I've also rearranged my apartment and gotten rid of the junk room - it is now my quilting room!

Tuesday, 30 September 2008

Cole's Jungle (Sampler Baby Quilt) Part 1

In my other class, we've been working on a log cabin pattern. It has a yellow or read square in the center, representing the hearth of the log cabin, and then the logs layered around it to look like a log cabin seen from above. Here's my progress from Saturday night:

Here are the pieces laid out in the right order:

You sew one on after the other, turning left in between to align the next seam. It helps to chain-sew them together, saves some thread and gets you a kite-tail like string in the end:

You end up with four of these:

And they can be aligned in oodles of different arrangements:

I settled on this one:
since we're only using one block in our sampler quilt. For a big quilt I'd probably use the second last pattern that makes the quilt look like a triangle pattern.

I find quilting really engaging. My cheeks get hot and red because I'm concentrating on my perfect edges. I guess quilting works well with perfectionists, because if you're a millimeter off, in the end it ends up to an 5 cm since there are so many blocks to sew together. I'm especially excited to see the final product of my big double-sized double Irish chain quilt. I can't really picture the final pattern yet.

Late Fall Quilt (Double Irish Chain) Part 1

So, I've made a quite a bit of progress in my quilting classes! Things are starting to come together and patterns are forming. Here's a quick intro to quilting: Irish Double Chain 101.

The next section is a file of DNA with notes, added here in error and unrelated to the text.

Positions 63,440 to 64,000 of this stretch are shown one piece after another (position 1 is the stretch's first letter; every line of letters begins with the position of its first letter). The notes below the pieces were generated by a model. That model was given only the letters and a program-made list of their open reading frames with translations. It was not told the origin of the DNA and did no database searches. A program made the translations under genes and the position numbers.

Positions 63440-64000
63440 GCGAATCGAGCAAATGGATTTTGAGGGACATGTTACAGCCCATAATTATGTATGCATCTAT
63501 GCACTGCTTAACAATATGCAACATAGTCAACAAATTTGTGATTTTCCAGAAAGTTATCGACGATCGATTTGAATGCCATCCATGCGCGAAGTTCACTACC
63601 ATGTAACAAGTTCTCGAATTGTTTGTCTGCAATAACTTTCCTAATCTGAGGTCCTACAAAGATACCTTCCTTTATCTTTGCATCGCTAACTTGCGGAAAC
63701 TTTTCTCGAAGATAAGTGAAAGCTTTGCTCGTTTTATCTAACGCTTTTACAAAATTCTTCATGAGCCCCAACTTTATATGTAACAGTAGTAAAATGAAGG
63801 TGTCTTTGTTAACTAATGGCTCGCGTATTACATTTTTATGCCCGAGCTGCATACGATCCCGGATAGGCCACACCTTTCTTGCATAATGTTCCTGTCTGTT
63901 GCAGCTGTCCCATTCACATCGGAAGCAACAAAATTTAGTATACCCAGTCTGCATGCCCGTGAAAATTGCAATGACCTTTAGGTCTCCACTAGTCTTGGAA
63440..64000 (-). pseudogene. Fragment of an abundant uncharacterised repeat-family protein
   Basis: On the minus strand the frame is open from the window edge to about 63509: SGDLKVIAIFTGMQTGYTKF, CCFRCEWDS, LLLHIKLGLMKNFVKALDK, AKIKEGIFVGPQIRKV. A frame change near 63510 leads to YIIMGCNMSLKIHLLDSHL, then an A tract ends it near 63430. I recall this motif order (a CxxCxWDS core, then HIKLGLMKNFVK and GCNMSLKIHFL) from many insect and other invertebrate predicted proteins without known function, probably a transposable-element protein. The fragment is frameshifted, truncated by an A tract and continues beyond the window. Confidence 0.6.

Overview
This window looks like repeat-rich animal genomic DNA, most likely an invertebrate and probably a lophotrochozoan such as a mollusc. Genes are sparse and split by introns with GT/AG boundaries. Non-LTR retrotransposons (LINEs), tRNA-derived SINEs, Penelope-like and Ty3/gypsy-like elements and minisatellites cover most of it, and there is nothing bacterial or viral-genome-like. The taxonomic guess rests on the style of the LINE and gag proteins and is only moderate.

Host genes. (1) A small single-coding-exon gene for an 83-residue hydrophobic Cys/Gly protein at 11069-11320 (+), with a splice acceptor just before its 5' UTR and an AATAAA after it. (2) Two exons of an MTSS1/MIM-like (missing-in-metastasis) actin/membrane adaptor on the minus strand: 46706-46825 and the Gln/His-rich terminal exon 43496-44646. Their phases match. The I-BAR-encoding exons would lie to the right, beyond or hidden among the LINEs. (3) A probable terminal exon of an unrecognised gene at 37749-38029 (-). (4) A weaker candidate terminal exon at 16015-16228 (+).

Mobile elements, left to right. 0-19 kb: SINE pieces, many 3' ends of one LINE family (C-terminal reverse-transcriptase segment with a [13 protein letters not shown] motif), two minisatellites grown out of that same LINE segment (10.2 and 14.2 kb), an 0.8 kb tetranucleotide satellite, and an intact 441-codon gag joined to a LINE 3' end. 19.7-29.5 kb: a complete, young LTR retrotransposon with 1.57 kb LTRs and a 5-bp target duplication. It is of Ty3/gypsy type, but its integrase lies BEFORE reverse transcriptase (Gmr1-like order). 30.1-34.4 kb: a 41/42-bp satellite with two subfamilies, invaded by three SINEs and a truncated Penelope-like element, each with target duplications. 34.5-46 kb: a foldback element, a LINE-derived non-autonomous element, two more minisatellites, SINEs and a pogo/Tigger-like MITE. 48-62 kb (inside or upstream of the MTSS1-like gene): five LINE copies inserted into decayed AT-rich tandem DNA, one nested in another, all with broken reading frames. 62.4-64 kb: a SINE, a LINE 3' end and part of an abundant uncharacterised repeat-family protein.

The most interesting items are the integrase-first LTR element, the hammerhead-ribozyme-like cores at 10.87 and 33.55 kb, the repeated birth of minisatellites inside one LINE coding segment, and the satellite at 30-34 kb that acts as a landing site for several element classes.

First, get the tools together: cutting mat, quilting ruler and rotary cutter (like sharp pizza cutter):

And of course an iron, ironing board and instructions:

Next, pick the material, which needs to be washed, dried and ironed but never steamed:

Then we cut it into strips (they're folded up so that I could cut them on my cutting mat):

And lastly - for now - the strips are sewn together according to a detailed plan and with lots of rules to follow.

Next class we'll cut the joined strips so that we get short strips with several squares sewn together. Then these smaller strips will be laid out to form a block and sewn together. In the end, all the blocks will be laid out and sewn together and then the quilting part begins.

Thursday, 18 September 2008

Learning to quilt!

I've signed up for community school (10 week courses taught by volunteers)! I'm taking two quilting classes, one in Donagh on Tuesdays and another in Stratford on Wednesdays. There was a long line up in Stratford, but I think pretty much everyone got the class they wanted anyway. I figured if I have to buy materials and cutters and mats and rulers, I may as well take two classes and make it worth it. Plus I wasn't really interested in much of the rest that was on offer in terms of classes.
And good thing I signed up for two classes, because already after the first class I noticed that we're getting lots of different tricks and tips about what to do and what not to do in each class!
In Donagh, we're all making a full quilt with the same pattern (double Irish chain) but with our own colour choices.

In Stratford, Kathy is teaching us how to make 4 different patterns for a quilt sampler. I will add two extra patterns and make it into a small lap-quilt, because I don't want a useless sampler, I need something functional :) The patterns are: Four Patch, Log Cabin, Bow Tie and Rail Fence. In addition, I'm doing a picture panel with the jungle theme fabric I use and a Friendship Star.